Social media amplifies damage of product recalls to firms—rivals, too
A product recall is never good news for a firm. And though it might seem like a great occasion for schadenfreude, a recall is not necessarily good news for competitors, either.
So states new research on the social media multiplier of product recalls by Abhishek Borah, an assistant professor of marketing at the University of Washington's Foster School of Business.
His paper with co-author Gerard Tellis of the University of Southern California is titled "Halo (Spillover) Effects in Social Media: Do Product Recalls of One Brand Hurt or Help Rival Brands?" It has been accepted for publication in the Journal of Marketing Research.
Borah's study of the automotive industry reveals that product recalls provoke a sharp increase in negative chatter on social media sites. This online trash talk amplifies the damage, slashing sales and the market cap—or total market value of unpurchased shares—of the recalling company.
But the damage doesn't end there. Innocent firms often face a similar fate when they get caught in a "perverse halo" of negativity created by a domestic competitor's recall.
"Bad news travels fast on social media," Borah said. "Our study demonstrates that a recall event increases negative chatter that can have damaging effects on the sales and stock market performance of rivals."
The auto industry is rampant with recalls. In 2014 alone, 64 million vehicles in the United States were ordered back to the dealership to repair defects. This, plus a proliferation of dedicated online discussion, blog and review sites—such as automotiveforums.com and edmunds.com—makes cars the perfect context for studying the relationship between social media and recall events.
For the study, Borah and Tellis considered four automobile manufacturers: Japanese firms Toyota, Honda and Nissan, and American firm Chrysler. They tracked multiple models within each automotive brand.
The authors analyzed the daily traffic, topic and tone on more than 1,000 automotive social media sites following recall announcements during an 18-month period. Using sentiment analysis or opinion mining techniques—computer programs that evaluate public feelings about a product by reading social media—they found a sharp increase in negative chatter following a recall.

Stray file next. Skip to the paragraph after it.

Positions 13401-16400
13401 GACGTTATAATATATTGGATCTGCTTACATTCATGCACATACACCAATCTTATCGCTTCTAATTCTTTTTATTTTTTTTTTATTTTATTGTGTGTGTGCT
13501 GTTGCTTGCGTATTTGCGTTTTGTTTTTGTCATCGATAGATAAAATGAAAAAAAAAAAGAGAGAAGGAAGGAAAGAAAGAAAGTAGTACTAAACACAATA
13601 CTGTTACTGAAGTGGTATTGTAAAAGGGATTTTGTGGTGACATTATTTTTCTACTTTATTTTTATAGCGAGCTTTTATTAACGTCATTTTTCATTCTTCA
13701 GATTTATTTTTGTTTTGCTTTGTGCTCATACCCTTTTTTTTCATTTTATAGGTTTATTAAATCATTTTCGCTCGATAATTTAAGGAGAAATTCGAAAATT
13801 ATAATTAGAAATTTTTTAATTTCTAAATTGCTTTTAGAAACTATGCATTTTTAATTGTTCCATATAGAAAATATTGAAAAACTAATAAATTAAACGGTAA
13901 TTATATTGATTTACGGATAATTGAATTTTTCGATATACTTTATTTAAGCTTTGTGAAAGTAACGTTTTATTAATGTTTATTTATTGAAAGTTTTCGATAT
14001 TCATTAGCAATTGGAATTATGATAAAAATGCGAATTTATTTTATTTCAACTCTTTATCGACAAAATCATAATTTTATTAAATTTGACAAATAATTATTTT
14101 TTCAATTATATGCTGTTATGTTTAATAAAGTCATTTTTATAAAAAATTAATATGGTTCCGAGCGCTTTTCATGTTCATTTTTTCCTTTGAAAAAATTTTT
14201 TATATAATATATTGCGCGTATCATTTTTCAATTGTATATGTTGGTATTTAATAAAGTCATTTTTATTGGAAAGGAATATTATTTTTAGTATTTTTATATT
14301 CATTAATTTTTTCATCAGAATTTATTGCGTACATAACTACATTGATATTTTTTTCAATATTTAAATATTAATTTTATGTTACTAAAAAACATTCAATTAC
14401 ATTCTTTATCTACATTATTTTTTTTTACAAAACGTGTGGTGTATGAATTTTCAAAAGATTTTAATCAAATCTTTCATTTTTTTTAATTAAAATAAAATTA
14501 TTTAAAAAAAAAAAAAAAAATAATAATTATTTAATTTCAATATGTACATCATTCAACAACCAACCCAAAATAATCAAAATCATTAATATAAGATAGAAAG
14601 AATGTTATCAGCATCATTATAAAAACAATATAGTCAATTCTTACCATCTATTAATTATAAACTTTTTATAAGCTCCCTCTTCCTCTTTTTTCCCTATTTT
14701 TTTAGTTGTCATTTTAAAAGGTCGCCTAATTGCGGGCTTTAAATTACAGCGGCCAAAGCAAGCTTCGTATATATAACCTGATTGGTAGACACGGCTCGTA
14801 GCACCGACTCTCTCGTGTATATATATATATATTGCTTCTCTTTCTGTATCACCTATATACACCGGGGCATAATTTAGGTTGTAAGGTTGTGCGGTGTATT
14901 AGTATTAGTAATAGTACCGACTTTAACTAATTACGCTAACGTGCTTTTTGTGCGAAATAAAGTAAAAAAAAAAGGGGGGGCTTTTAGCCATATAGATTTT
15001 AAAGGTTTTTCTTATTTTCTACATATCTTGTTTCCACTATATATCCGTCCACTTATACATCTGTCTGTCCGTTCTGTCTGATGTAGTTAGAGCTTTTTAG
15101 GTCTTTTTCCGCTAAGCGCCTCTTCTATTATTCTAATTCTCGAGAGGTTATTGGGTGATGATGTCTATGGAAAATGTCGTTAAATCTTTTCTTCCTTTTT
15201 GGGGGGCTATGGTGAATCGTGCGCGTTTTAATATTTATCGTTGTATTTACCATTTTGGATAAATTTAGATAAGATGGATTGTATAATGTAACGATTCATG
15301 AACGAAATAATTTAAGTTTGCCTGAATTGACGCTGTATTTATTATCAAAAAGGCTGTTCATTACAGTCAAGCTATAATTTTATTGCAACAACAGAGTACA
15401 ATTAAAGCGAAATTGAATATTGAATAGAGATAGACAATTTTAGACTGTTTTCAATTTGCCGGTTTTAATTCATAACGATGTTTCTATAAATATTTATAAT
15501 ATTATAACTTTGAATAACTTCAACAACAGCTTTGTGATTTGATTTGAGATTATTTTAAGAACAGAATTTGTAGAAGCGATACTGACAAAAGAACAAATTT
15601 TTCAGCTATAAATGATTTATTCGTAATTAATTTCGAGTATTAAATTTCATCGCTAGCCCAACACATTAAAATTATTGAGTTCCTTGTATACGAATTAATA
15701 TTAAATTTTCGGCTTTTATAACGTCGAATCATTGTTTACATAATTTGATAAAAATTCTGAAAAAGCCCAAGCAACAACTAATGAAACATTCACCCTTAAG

As might be expected, the negative chatter extended to other models of the same car brand—that is, a Toyota Corolla recall incited worries about Tacoma, Prius and RAV4, which are distinctly different classes of Toyota vehicles.
But they also found that a Toyota recall sparked negative chatter about competing manufacturers Honda and Nissan—brands whose cars had a clean bill of health. Such negative talk, the authors found, can increase damage to the bottom line even of domestic rivals.
Borah and Tellis call this phenomenon a "perverse halo," or a perception that others share the problem of the product being recalled.
To assess the impact on company stock price, they aggregated car models—also called "nameplates"—across each brand and found that the online chatter sparked by a rival's recall erased $7.3 million, on average, from an innocent firm's market cap over six days.
To assess the impact on sales, they compared monthly figures of each brand's most similar models—Toyota Corolla versus Honda Civic versus Nissan Sentra, for instance. What they found was that the negative online buzz about both the brand issuing the recall and its nearest rival multiplied the negative effect on sales of the "innocent" rival brand.
"If a Honda nameplate has an issue, the resulting chatter will cause Toyota's closest car sales to go down, too," Borah said.
He added that the perverse halo effect appears to act differently depending on how much the product dominates the market. That is, a recall a recall for a top seller like Toyota Corolla will have a greater negative impact on the smaller-market Nissan Sentra. Conversely, a Sentra recall will leave less of a dent on top-dog Corolla.
Curiously, Borah and Tellis found that the perverse halo has an inverse effect on car companies identified with different nations of origin. A recall of a Toyota car—recognized as a Japanese brand—resulted in a decrease in negative chatter about Chrysler cars, understood to be an American brand.
The result? A Toyota recall increases Chrysler sales and market cap, at least temporarily.
"A brand like Chrysler should be cashing in when a competitor from another country has a recall event," Borah said.
Recalls are a growing phenomenon in a modern marketplace that's seeing more defective food, drugs, toys and electronics than ever before.
Borah said that firms should be as concerned about their rivals' recalls as they are about their own—especially rival firms of similar size and from the same nation or origin.
Borah advised that the recalling firm can mitigate the damage of a recall by quickly providing pertinent information to social media.
"During crisis situations, it is imperative for firms to communicate with consumers in the right way," he said. "They can relay information about the recall, post a comprehensive set of FAQs to allay concerns, ensure that searches for information are directed to a dedicated recall microsite, and know the hashtags and keywords being used to discuss recalls so they can engage in two-sided dialogue to address specific concerns."
What firms should not do, the authors say, is broadcast a public apology.
"We find that apology advertising has harmful effects on both the recalled brand and its rivals," Borah said. "In general, such ads backfire because they increase attention to and elaboration about the crisis."
His advice for firms caught up in a domestic rival's perverse halo? Sit tight. Keep quiet. Wait it out. And try to differentiate your company from competitors so that the next time, you don't get associated with another brand's recall.